6 February 2012
What if a drug could improve learning and cognition and had no untoward medical consequences? Wouldn’t it be justified to make it widely available? A group of scientists concluded three years ago that it would be.
No such drug exists, but the question arises anew because of a brain-stimulation technique that appears on paper to fit the bill. The technology, transcranial direct-current stimulation, involves applying weak electrical currents to the scalp through electrodes. It appears to alter brain activity in a long-lasting way that can enhance cognition.
Electrical therapies for the nervous system have a lengthy history. In about 45 AD, the Roman physician Scribonius Largus helped relieve pain by applying electric fish to a patient’s skin. Simple electric stimulation to the scalp appears to have myriad effects, possibly improving motor skills, vision, decision-making, problem-solving attention and mathematical reasoning in healthy individuals.
“Where can I get one?” you might ask. Take your choice. You might buy one for less than $1,000. Or you could make your own: it’s really just a 9-volt battery with a few electrodes, seemingly the perfect high-school science project.
Seems too good to be true. Let’s go now to the ethicists. “Is anything wrong with this picture?” asks an article in press in Current Biology. [Accessible as a PDF through an Oxford University science blog.]
The authors, Roi Cohen Kadosh and a group of scientists and ethicists mostly from Oxford University, note that the electrical brain stimulator really does appear to be pretty safe in healthy adults: there are no reports of seizures, one of the first concerns for any intervention that turns up the volume on neural circuits. In the blog on the University of Oxford site, Cohen Kadosh was quoted: “I can see a time when people plug a simple device into an iPad so that their brain is stimulated when they are doing their homework, learning French or taking up the piano.”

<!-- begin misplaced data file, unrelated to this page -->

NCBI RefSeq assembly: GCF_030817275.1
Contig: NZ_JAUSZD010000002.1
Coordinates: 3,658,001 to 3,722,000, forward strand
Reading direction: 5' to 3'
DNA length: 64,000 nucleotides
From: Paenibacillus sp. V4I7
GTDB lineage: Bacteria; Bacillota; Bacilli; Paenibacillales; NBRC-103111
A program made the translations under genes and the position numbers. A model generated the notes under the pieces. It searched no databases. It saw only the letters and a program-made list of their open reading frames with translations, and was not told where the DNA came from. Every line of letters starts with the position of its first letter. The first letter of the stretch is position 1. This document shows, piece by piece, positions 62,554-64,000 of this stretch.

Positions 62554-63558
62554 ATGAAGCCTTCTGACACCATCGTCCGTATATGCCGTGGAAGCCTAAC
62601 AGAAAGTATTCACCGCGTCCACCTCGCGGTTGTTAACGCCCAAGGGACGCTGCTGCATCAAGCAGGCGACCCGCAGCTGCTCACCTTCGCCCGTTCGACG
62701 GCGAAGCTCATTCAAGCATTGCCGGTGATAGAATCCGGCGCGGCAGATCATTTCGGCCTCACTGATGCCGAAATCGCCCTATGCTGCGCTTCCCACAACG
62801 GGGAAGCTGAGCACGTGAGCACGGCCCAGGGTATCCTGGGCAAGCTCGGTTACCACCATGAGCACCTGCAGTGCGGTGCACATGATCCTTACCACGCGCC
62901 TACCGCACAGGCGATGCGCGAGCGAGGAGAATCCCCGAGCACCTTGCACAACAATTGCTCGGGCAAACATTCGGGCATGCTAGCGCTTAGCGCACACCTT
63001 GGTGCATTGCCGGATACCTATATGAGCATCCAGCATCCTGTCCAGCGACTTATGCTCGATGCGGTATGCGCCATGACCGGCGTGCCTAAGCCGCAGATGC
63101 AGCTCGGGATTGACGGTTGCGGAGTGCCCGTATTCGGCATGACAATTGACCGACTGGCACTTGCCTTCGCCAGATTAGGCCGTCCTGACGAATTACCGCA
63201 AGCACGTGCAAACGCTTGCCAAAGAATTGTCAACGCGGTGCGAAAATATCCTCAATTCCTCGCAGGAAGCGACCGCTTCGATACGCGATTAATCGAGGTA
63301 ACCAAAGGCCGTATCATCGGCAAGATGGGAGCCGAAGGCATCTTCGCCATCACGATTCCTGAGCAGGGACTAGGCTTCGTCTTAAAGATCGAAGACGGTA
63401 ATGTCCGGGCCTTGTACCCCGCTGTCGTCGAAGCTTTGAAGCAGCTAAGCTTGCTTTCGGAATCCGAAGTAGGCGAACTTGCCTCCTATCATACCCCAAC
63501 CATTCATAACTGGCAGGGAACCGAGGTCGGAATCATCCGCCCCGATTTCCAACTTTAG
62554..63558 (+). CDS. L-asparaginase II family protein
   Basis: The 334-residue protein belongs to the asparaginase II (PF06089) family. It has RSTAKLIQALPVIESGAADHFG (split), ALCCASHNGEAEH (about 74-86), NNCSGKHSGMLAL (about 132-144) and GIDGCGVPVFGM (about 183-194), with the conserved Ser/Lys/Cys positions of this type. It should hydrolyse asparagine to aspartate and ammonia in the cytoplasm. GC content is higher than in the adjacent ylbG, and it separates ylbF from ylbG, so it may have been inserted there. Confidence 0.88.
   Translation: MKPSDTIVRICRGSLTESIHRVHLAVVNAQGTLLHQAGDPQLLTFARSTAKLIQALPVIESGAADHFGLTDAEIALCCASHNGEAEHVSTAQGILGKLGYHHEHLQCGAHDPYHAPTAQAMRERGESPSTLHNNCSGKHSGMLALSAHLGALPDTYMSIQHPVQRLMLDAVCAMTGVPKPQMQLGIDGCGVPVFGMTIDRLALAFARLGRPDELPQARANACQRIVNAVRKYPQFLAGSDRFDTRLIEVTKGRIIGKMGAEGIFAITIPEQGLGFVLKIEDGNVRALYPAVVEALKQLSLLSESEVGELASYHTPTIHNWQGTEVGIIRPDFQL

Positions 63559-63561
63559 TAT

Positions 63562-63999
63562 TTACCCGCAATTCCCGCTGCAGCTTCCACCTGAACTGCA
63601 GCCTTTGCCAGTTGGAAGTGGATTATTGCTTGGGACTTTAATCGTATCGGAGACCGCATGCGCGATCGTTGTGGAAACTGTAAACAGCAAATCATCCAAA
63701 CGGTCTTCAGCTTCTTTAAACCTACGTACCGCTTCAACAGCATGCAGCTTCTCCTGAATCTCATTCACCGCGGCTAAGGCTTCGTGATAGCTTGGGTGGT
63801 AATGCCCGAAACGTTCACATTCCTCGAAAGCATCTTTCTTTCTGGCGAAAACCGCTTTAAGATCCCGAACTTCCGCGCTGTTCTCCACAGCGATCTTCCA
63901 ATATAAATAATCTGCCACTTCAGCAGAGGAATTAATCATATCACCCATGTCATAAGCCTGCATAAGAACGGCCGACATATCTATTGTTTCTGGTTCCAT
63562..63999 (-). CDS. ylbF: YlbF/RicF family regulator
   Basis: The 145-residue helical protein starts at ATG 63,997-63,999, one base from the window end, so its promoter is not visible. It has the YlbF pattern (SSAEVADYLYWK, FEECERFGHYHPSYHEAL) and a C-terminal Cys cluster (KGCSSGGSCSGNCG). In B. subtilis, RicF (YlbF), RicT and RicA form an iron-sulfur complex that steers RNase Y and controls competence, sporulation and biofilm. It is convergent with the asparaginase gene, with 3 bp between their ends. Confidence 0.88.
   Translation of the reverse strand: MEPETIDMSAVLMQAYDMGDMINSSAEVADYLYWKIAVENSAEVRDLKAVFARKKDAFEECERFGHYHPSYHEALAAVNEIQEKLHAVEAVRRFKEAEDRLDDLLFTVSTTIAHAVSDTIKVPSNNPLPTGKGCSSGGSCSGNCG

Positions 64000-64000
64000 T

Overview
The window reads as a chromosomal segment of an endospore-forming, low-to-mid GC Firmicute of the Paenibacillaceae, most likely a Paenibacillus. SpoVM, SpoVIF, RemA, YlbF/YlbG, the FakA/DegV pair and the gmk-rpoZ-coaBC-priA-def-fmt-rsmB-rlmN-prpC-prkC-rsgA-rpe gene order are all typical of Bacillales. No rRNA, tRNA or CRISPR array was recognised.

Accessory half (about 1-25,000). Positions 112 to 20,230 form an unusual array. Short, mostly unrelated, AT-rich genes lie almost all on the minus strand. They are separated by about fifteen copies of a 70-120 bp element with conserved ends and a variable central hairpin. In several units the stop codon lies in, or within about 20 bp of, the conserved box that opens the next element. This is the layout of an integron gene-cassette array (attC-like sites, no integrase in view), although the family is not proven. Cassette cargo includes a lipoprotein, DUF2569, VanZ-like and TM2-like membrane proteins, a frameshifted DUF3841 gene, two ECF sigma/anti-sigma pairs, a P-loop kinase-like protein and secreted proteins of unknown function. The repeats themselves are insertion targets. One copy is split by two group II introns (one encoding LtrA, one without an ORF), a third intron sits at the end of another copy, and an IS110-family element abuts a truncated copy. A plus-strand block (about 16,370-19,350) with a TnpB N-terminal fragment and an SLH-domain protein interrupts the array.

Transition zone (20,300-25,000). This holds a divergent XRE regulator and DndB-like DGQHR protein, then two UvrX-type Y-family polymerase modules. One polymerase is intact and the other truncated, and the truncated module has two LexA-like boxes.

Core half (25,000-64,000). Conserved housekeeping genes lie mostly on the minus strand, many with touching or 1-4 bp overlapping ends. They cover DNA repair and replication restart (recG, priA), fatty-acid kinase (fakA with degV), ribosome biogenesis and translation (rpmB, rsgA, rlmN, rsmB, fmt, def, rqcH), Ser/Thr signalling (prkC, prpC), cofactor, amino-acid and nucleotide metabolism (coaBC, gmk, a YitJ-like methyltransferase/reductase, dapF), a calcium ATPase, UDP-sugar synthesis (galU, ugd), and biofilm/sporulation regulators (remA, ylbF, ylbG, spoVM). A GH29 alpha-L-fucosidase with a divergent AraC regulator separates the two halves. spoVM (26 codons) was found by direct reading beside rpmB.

The ethical issue at hand is what happens when you use a technology willy-nilly on an autistic patient, the self-enhancing Wall Street trader or, in particular, healthy children. Direct-current stimulation has, as yet, no training guidelines for health-care workers, let alone e-manuals for self-experimenters or enhancement gurus. “At best, this situation could result in the exploitation of vulnerable patients or parents for financial gain; at worst, it may risk long-term damage to the brain…” the authors wrote. Repeated stimulation to one segment of the brain’s outer layer, the cortex, to enhance number-crunching skills in a child “could even worsen performance and lead to atypical brain development,” relates the Current Biology paper. Enhancing one cognitive function, moreover, could potentially diminish performance of another.
All of these risks are hypothetical, and the researchers acknowledge that a tool that can improve cognitive function and potentially help people with psychiatric disorders or neurological conditions should not be discarded out of hand. At this point, completed studies with adult subjects might provide the basis for formulating guidelines for studies on children. The studies should start small and subjects should be monitored closely for chemical, anatomical and behavioral changes, the Current Biology commentary suggests. The message: wait a bit. It’s not time yet to start a run on 9-volt batteries at Radio Shack.
Source: Roi Cohen Kadosh